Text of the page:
Published online by Cambridge University Press: 26 October 2009
Introduction: what is DSR?
The definition of doubly special relativity (DSR) (see for review) is deceptively simple. Recall that Special Relativity is based on two postulates: the relativity principle for inertial observers and the existence of a single observer independent scale associated with the velocity of light. In this DSR replaces the second postulate by assuming the existence of two observer-independent scales: the old one of velocity plus the scale of mass (or of momentum, or of energy). That's it.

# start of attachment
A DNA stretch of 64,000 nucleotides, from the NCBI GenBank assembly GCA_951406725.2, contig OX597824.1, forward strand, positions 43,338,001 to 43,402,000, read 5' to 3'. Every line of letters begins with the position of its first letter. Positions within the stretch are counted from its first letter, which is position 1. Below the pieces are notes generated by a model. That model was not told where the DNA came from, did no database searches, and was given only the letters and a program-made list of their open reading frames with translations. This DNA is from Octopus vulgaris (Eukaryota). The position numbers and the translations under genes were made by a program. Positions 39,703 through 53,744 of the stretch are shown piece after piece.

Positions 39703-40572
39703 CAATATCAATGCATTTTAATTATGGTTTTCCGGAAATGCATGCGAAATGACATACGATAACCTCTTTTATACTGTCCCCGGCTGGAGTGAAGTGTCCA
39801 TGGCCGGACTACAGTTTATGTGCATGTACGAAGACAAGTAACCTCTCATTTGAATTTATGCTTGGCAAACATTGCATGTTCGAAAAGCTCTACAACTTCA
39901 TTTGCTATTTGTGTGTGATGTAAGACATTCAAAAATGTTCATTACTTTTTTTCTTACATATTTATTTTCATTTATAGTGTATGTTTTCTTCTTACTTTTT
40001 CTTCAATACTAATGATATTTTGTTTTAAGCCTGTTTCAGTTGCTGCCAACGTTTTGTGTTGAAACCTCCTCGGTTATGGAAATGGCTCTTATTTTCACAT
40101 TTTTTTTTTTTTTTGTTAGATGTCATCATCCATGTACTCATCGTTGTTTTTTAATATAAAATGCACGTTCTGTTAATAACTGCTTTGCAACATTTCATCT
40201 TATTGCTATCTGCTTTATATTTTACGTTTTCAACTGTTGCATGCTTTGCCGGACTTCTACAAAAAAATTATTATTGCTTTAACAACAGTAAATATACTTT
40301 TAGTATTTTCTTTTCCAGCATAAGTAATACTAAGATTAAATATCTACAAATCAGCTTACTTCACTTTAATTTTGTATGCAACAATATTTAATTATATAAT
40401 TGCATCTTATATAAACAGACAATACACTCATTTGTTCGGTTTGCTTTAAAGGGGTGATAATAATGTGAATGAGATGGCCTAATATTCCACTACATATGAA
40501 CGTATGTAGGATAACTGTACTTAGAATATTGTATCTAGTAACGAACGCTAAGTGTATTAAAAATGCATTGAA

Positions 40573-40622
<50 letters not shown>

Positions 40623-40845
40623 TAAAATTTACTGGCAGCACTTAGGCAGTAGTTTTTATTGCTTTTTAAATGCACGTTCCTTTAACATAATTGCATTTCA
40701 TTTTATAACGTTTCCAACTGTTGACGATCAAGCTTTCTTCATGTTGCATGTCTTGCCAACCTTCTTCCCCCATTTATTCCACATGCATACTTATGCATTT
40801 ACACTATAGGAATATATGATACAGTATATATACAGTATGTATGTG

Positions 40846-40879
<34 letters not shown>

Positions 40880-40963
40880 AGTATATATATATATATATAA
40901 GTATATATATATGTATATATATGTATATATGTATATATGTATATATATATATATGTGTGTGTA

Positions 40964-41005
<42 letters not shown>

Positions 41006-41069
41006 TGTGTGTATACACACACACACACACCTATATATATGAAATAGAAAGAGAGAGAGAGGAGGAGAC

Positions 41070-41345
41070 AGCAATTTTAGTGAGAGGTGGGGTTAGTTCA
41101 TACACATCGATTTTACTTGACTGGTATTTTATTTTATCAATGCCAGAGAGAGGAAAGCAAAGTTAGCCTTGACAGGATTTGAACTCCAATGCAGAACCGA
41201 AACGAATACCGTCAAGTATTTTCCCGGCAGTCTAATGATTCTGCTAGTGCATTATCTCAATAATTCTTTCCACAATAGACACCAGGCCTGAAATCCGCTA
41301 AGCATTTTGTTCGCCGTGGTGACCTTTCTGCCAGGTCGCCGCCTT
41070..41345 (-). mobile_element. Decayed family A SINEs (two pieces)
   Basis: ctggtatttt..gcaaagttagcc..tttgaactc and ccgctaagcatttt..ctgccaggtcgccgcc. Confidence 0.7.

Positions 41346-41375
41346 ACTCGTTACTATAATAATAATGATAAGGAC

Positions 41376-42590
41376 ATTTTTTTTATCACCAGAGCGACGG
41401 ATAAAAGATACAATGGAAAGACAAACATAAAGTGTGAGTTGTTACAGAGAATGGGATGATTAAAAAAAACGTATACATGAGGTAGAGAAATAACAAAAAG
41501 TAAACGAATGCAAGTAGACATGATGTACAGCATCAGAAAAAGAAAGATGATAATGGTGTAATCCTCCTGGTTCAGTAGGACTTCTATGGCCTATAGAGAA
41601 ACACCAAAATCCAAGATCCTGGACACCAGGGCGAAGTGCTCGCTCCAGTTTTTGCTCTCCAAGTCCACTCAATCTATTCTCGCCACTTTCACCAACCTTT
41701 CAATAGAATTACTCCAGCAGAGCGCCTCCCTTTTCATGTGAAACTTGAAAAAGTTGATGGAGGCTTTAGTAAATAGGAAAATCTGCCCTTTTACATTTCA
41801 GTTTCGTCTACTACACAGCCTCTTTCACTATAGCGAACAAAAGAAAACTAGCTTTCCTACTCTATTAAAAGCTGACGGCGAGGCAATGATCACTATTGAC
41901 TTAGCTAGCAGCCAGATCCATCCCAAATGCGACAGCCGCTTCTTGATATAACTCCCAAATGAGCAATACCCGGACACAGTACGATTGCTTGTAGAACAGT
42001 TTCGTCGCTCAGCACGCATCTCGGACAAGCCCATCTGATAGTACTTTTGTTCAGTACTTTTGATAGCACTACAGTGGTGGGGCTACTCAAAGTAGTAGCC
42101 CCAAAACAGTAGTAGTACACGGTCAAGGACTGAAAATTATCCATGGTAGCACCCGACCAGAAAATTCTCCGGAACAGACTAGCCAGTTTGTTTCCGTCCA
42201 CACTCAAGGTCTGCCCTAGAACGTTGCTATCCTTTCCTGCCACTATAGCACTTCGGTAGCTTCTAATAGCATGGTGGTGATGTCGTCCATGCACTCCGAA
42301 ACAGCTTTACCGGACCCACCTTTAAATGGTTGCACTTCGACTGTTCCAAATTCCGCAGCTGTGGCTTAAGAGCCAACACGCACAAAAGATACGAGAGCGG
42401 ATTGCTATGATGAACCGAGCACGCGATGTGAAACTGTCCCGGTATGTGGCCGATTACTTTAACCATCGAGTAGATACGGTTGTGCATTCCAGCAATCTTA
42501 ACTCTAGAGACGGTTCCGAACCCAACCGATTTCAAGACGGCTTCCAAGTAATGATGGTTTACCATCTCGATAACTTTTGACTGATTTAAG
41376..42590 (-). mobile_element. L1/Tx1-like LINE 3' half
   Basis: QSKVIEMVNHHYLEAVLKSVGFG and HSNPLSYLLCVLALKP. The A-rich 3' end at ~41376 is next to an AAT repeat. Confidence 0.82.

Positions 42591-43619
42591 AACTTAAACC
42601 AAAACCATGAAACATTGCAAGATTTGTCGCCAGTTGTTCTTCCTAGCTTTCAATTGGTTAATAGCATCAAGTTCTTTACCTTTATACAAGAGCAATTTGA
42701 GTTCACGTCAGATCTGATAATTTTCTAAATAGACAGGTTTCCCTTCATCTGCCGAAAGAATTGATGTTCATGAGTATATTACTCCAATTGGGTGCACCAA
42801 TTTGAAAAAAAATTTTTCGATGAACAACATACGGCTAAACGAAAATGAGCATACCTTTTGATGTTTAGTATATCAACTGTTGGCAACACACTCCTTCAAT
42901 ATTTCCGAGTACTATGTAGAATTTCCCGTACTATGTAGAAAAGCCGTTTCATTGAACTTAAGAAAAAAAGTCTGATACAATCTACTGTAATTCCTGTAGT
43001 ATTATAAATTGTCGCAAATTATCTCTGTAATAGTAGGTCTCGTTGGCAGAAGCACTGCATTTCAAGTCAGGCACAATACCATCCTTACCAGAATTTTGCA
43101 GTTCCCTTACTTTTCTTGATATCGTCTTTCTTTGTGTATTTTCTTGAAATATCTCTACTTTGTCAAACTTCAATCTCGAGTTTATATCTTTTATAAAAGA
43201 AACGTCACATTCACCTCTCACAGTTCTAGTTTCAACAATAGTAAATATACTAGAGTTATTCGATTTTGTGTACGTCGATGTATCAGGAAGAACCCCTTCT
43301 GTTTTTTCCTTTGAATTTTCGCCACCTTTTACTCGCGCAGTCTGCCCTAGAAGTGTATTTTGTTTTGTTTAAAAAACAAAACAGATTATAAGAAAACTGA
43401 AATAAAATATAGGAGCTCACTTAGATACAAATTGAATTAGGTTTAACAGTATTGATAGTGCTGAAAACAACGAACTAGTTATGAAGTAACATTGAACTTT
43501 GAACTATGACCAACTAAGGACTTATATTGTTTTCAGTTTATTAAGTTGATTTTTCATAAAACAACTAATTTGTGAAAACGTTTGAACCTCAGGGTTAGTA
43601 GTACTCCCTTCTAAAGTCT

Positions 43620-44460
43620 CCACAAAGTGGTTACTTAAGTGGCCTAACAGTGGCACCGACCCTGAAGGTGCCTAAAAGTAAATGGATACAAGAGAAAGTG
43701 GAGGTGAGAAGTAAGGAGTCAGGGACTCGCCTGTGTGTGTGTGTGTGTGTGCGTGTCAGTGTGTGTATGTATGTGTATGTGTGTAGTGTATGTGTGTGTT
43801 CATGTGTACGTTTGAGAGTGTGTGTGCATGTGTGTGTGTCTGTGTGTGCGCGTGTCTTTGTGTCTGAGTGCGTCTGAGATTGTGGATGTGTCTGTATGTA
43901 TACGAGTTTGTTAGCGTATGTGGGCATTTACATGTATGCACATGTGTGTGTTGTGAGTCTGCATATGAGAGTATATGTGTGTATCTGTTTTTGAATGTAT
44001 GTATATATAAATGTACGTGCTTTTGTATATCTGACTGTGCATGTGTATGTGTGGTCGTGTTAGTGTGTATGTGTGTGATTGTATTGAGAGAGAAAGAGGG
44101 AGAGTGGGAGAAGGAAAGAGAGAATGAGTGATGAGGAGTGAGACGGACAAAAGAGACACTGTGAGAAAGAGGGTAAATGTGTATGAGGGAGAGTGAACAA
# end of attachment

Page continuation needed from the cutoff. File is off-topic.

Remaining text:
Adding a new postulate has consequences, however. The most immediate one is the question: what does the second observer-independent scale mean physically? Before trying to answer this question, let us recall the concept of an observer-independent scale. It can be easily understood, when contrasted with the notion of dimensionful coupling constant, like the Planck constant ħ or the gravitational constant G. What is their status in relativity? Do they transform under Lorentz transformation? Well, naively, one would think that they should because they are given by dimensional quantities. But of course they do not. The point is that there is a special operational definition of these quantities. Namely each observer, synchronized with all the other observers, by means of the standard Einstein synchronization procedure, measures their values in an identical quasi-static experiment in her own reference frame (like the Cavendish experiment).